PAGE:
And your German is not eingerostet at all, you have a big Wortschatz. Now, I am off to read part 3...

    1. Hi Anka!

      Am so happy you enjoyed the concert, smoke and lack of Geza Schoen notwithstanding. ;) And thanks for your kind comments about my Wortschatz. My passive Wortschatz is better than my active one, that's for sure. I listened again last night to that Berlin radio show you caught, and it was so interesting hearing the lady presenter paraphrase what Bid had said back into German. I have learnt a few things on this tour, not least the all-important difference between 'wuehlen' and 'herumfummeln'. ;)

  7. The very thought of asparagus scented wee leaves me unable to comment. That is some serious stuff. A note as yet unused, even by the scary O'Driu.
    CQ xxx

    1. Hi Val,

      I laughed out loud at the mention of O'Driu. It can only be a question of time before someone comes up with a perfume along these lines. I shan't rush to sniff it, mind. But I am backing more rhubarb notes in fragrance, yes indeedy.

  8. That rhubarb drink sounds amazing! Rhubarb is not that popular here in the states, but I did once find a pricey rhubarb soda that was delicious. Never seen it since! And IKEA sells a rhubarb syrup in the summer to make a rhubarb drink- it is especially good with fizzy water and some vodka. Hoping it makes its appearance soon.

    1. Hi odonata9,

      I was very interested to get the Stateside perspective on rhubarb. I had no idea it was so under represented as a fruit, though the rhubarb soda you mention will be very similar to this Rhabarberschorle, I would have thought. And as you say, by adding water to that syrup you can get back to a Schorle idea too. Liking the sound of the added vodka. ;)

  9. And now for a British Columbia rhubarb report: we have lots of flavoured cider drinks here, and one is in strawberry-rhubarb. Can't give a report on its tastiness as BCL only had a 2-litre bottle, which was too much of a commitment for me...AnnieA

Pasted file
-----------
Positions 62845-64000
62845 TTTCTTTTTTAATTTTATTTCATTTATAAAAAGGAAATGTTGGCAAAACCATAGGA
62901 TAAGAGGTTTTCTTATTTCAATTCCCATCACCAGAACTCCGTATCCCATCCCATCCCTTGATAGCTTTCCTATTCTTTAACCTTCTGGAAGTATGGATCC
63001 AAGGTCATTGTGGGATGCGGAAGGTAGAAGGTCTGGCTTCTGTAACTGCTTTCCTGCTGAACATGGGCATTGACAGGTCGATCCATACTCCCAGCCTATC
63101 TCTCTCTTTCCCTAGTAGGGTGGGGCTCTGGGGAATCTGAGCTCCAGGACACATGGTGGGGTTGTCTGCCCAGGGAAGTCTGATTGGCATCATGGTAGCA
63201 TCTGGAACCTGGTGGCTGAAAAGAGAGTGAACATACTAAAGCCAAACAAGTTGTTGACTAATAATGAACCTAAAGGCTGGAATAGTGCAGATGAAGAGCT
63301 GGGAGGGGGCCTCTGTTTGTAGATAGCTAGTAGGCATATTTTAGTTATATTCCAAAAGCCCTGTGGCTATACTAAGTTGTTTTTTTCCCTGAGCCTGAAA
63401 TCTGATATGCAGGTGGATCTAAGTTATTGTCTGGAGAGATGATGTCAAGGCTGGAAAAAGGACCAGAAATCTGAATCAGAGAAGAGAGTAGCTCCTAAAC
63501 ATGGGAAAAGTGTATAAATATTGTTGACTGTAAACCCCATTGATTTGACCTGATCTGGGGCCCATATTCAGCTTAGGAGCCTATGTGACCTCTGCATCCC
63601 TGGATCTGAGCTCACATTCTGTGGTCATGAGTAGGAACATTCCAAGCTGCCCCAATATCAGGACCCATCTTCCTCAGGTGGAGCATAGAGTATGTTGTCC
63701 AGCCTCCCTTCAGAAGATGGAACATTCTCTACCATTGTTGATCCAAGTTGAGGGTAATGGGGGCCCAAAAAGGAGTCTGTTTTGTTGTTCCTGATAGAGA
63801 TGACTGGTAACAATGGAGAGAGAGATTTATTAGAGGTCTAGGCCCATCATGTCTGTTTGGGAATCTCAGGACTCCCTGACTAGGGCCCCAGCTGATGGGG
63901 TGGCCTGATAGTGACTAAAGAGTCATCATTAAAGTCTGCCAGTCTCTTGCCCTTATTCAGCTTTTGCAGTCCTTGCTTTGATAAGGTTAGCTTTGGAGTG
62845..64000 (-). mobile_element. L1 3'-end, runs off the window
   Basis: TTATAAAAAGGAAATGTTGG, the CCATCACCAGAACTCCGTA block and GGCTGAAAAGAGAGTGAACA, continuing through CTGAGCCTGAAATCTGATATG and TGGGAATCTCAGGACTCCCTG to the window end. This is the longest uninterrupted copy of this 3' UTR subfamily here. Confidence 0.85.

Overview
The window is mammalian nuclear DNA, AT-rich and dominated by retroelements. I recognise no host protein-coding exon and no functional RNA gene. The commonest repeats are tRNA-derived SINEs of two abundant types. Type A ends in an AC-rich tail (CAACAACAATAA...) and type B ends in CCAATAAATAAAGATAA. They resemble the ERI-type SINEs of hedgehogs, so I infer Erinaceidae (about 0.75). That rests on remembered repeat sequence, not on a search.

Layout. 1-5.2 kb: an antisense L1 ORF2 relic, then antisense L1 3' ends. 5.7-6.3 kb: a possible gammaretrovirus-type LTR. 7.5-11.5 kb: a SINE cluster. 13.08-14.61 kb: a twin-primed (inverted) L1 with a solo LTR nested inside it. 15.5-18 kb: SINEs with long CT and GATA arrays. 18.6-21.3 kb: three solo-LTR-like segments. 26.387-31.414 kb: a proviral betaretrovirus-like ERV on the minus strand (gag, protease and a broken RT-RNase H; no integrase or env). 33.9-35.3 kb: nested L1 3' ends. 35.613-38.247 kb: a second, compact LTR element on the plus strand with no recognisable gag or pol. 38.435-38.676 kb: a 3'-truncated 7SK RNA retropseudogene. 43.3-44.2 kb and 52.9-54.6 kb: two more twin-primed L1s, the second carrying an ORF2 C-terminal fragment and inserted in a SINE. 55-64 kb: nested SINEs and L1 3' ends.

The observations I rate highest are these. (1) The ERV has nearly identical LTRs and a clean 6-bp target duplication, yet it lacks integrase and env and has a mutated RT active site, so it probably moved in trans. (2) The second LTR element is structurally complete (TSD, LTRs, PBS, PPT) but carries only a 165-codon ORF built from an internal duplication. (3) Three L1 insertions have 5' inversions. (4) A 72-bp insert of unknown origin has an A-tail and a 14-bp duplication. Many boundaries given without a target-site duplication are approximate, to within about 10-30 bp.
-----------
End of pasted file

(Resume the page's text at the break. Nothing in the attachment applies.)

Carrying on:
1. Hi AnnieA,

      Thanks for stopping by and sharing your local rhubarb report with us! Strawberry-rhubarb flavoured cider is a new one on me but sounds intriguing. I agree though that 2 litres of any beverage is a major commitment, hehe.

  10. I like your rat! I should probably come up with a travelling mascot - since I cannot bring Rusty with me (I wish cats could travel!)

    As I was scrolling back to find the first unread post I saw that car on a pole picture and thought that either you went back to the same place again or Germans were that consistent with putting strange things on poles. I was relieved to read that it was an old picture.
    After I read that old post I noticed a van on a pole as you drive from where I live to San Francisco. Here you can see it:

    1. Hi Undina,

      Glad you like Max Rat. His name is actually a pun on a German friend's band, called Maxim Rad. In German a 'd' is pronounced as a 't', you see.

      We did indeed go back to the same place again - or very near it. It would have been my third visit since 1999 but we just couldn't risk making any unnecessary detours with the traffic as bad as it was.

      I love the picture of that van on a pole - good spot!